The first in a two-part series discovering eastern Southland, New Zealand’s rugged and wild southern coast.
To talk about Southland with a New Zealander is to incite a wistful look and an expression of longing. “I hear it’s beautiful but… I haven’t made it down there yet,” they often say. The promise of rugged landscapes and icy Antarctic blasts make Southland a destination that appeals primarily to adventurers and nature lovers, with picturesque Fiordland National Park and its majestic mountains to the west and The Catlins with its wildlife and windswept townships to the southeast.
Embracing our newlywed adventurous spirit, my husband and I embarked on a five-day driving tour of southeast Southland in early wintertime. We began in mountainous Queenstown, driving a leisurely three and a half hours southeast towards Curio Bay, before looping back towards the salty town of Bluff and over to Stewart Island.
Landing in Queenstown, just an hour’s flight from Auckland, we drove south on State Highway 6 in the cool morning shadows of The Remarkables, jagged and imposing against a pure blue sky. We skirted along the edge of glassy Lake Wakatipu before the road began to wind, the mountains lost their stature and the land became verdant, earthy patches of tussock becoming fields of kale and hillsides dotted with sheep.
Our crossing from Otago into Southland was signalled by our arrival at Croydon Aviation Heritage Centre in the village of Mandeville, two hours’ drive west of Dunedin. Within the walls of a simple grey hangar lay the largest collection of de Havilland vintage aircraft in the southern hemisphere, including the Fox Moth and Tiger Moth, sitting resplendent with their bright paintwork. I gingerly inspected an airworthy replica of the Pither, a 1910 homemade monoplane created by the curious English immigrant Herbert Pither. Whether Pither took flight before the Wright Brothers in 1903 remains a point of contention.
Keen to stretch my legs after the drive, I suggested a detour to Dolamore Park on the lower slopes of the Hokonui Hills, where I’d read about a viewpoint that promised views across to Bluff Hill and Stewart Island. A one-hour return walk took me steeply uphill through leaves wet and glistening from a late morning shower, with clear views to Gore, our next stop, just 13 kilometres away. The town was smaller than I’d expected, just a cluster of residential streets encircled by farmland.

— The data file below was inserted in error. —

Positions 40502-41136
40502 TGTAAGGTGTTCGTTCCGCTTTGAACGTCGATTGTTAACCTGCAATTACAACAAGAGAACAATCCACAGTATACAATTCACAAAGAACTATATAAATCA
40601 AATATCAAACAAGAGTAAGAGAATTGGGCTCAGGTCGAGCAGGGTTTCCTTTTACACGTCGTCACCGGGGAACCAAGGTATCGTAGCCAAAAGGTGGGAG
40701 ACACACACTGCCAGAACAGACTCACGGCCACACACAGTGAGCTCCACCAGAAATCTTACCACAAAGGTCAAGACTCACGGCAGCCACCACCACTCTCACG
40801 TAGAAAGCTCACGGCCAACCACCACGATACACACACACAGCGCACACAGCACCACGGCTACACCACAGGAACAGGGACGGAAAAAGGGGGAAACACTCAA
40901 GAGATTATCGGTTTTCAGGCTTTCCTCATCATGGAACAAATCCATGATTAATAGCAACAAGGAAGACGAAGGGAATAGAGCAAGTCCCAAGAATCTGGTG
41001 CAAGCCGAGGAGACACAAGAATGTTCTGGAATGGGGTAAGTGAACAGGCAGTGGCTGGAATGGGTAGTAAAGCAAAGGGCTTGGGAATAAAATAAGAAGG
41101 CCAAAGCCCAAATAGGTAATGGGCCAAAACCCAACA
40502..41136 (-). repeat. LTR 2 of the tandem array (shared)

To arrive in Gore is to be greeted by a quintessential New Zealand country town — a settlement bisected by a seemingly endless road, with a tractor dealership and a row of forgotten retail stores, their windows displaying outdated garments hanging from the limbs of dusty mannequins. Several large road signs declared Gore the ‘world capital of brown trout fishing’, with images of cartoon fish being easily plucked from the Matuara River.
The fortunes of urban Gore’s 10,000 inhabitants are inextricably tied to farming and forestry, although in the late 19th century gold mining was the attraction, with the population peaking around 1867 as many Chinese and Europeans arrived hoping to strike it lucky in the gold dredges along the Waikaka River.
A visit to the small but well executed Hokonui Moonshine Museum reveals the town’s colourful past. Irishman Owen McShane is credited as the area’s first and most notorious producer of moonshine — produced from cabbage trees — with his ‘Chained Lightning’ liquor believed to be the undoing of many whalers and seafaring men in Southland. After McShane’s untimely demise, Scottish settlers were quick to take up the mantle. In 1870, the McRae clan brought whisky-making to Southland, flouting the rules of the prohibition era by creating what would later be known as Hokonui Moonshine — of which I can attest the honey-smoked variety is particularly delicious.